That song. That brief, but haunting song, “Find The Cost Of Freedom.”
The old Crosby, Stills and Nash classic will forever be associated with Memorial Day. Its single verse tells the powerful story of men and women who did battle for this country’s freedoms and lost their lives in the process.
My son is in his second week of basic combat training with the U.S. Army at Ft. Jackson, S.C. I still don’t understand everything behind his decision to enter the military. I never served, but I have always had the utmost respect for the men and women who wear the uniform. I’ve interviewed and met hundreds of former and active military and my admiration for what they do knows no bounds. The personal sacrifice they have made for their country is beyond description.
For some, the sacrifice was ultimate. They paid with their lives. “Find the cost of freedom, buried in the ground.”
As we observe Memorial Day weekend, where do our thoughts lie? Are we thinking about heading north to open the summer cottage? Are we thinking of backyard barbecues, the long weekend that traditionally ushers in the summer season? That’s what I usually find myself thinking about.
Although in past years it has become my habit to join the local veterans and the Dracut American Legion on Memorial Day morning, as they travel to various locations around town, offering a 21-gun salute and taps at the Richardson Cemetery, the Dinley Street Veterans Monument and the Oakland Cemetery on Mammoth Road, where Army Specialist Mathew Boule of Dracut is buried.
Boule, the son of Sue and Leo Boule, was 22 when he was killed in Iraq on April 2, 2003, Dracut’s first military casualty overseas in the war on terror. Before him was Michael Monahan, Dracut’s first casualty of the Vietnam War. Before that there was Korea, where my father-in-law Peter Bauer served valiantly. He seldom speaks about the atrocities he saw there as a young man.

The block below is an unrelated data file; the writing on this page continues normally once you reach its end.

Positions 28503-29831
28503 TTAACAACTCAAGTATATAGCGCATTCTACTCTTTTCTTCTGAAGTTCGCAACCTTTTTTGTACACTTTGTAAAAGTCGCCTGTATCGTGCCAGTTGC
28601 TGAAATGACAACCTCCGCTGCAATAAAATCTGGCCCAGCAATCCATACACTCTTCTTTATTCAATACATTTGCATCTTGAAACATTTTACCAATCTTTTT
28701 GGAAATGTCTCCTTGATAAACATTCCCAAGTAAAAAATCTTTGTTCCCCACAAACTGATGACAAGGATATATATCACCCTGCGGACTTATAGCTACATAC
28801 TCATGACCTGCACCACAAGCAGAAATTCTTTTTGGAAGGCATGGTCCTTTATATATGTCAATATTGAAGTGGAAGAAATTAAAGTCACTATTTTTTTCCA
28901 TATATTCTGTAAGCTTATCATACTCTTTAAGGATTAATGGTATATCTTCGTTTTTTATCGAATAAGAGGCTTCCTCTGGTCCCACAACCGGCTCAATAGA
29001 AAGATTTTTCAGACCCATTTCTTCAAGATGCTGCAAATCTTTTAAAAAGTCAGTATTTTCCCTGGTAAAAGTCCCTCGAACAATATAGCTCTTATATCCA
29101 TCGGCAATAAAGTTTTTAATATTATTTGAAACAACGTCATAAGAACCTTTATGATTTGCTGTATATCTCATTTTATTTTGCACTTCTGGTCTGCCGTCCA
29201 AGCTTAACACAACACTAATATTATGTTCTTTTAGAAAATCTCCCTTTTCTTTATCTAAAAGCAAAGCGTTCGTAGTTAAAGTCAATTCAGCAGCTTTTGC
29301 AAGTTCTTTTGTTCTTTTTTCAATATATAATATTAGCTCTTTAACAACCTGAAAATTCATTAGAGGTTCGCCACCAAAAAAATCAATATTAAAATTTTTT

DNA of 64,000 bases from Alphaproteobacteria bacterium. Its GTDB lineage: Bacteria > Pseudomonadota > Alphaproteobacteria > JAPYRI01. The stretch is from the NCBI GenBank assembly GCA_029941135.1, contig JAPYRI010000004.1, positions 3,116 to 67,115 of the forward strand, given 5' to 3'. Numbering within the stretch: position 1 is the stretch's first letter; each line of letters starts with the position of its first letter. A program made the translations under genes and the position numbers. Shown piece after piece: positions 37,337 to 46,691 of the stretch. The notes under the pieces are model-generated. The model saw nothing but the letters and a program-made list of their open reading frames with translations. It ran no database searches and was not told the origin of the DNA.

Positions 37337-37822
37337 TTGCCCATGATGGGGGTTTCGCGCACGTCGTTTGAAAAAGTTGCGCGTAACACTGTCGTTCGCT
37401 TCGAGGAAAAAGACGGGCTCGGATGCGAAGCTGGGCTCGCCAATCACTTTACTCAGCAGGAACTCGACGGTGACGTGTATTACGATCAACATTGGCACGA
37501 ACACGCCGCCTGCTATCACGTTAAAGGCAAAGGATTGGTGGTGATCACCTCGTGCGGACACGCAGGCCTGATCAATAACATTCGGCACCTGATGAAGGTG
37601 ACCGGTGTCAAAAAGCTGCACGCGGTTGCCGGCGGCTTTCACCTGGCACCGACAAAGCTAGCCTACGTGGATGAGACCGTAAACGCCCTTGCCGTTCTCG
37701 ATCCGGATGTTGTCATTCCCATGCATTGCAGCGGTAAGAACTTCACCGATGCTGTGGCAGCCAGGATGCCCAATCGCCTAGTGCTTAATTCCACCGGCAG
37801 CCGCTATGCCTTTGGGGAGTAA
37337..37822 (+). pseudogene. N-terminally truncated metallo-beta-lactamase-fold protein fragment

I think of the late Henri Champagne of Dracut, who told me that on the morning of Dec. 7, 1941, as the sky above turned dark with Japanese war planes, he stood aboard the USS Phelps stationed in Pearl Harbor and loaded artillery shells into the ship’s guns. He was in his dress whites when the attack came, and he remembered the oil and grease from the shells soiling his uniform. On a normal day he would have been severely reprimanded for that.
“I got behind one of the machine guns on deck and opened fire,” he said in 2005. “I hit one of the planes and watched it crash into the mountains. It was a terrible day. It was a horrible day. We didn’t have a fighting chance.”
Close to 100 men and women from Massachusetts have given their lives for their country while serving in Iraq and Afghanistan. We’ve read about Lance Cpl. Andrew Zabierek of Chelmsford, who died in combat on May 21, 2004 at the age of 25. Sgt. Daniel Gionet, whose family is from Lowell, was 23 when he died in the service of his country on June 4, 2006. Marine Cpl. Nick King died thousands of miles away from his Tyngsboro home on June 25, 2006, when he was hit by small arms fire while maintaining a security perimeter in Fallujah, Iraq.
And there are more. Countless more.
So at some point this weekend, when enjoying the company of friends while watching the annual parade roll down Main Street, pause and reflect. If you’re so persuaded, offer a prayer for those in the military, even those who are just starting out, like my son.
Dennis Shaughnessey’s e-mail is email@example.com.